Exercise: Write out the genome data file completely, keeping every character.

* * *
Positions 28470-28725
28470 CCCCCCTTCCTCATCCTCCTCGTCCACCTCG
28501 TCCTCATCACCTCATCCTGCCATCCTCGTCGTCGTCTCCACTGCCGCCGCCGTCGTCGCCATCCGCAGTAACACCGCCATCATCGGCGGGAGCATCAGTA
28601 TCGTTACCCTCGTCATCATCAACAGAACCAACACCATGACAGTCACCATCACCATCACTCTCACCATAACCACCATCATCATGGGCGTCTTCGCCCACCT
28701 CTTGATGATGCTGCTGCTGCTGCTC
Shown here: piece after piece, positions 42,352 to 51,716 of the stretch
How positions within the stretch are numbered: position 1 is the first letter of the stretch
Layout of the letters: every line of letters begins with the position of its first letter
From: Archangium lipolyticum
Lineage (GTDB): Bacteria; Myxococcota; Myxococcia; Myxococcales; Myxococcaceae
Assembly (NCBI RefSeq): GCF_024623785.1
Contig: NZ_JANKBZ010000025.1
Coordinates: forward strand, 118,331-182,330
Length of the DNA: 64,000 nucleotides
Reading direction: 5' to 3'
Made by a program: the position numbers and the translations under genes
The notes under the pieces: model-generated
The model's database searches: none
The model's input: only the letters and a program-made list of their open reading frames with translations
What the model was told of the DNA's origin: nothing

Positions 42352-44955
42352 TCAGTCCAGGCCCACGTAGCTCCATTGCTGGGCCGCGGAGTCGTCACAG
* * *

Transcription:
Positions 28470-28725
28470 CCCCCCTTCCTCATCCTCCTCGTCCACCTCG
28501 TCCTCATCACCTCATCCTGCCATCCTCGTCGTCGTCTCCACTGCCGCCGCCGTCGTCGCCATCCGCAGTAACACCGCCATCATCGGCGGGAGCATCAGTA
28601 TCGTTACCCTCGTCATCATCAACAGAACCAACACCATGACAGTCACCATCACCATCACTCTCACCATAACCACCATCATCATGGGCGTCTTCGCCCACCT
28701 CTTGATGATGCTGCTGCTGCTGCTC
Shown here: piece after piece, positions 42,352 to 51,716 of the stretch
How positions within the stretch are numbered: position 1 is the first letter of the stretch
Layout of the letters: every line of letters begins with the position of its first letter
From: Archangium lipolyticum
Lineage (GTDB): Bacteria; Myxococcota; Myxococcia; Myxococcales; Myxococcaceae
Assembly (NCBI RefSeq): GCF_024623785.1
Contig: NZ_JANKBZ010000025.1
Coordinates: forward strand, 118,331-182,330
Length of the DNA: 64,000 nucleotides
Reading direction: 5' to 3'
Made by a program: the position numbers and the translations under genes
The notes under the pieces: model-generated
The model's database searches: none
The model's input: only the letters and a program-made list of their open reading frames with translations
What the model was told of the DNA's origin: nothing

Positions 42352-44955
42352 TCAGTCCAGGCCCACGTAGCTCCATTGCTGGGCCGCGGAGTCGTCACAG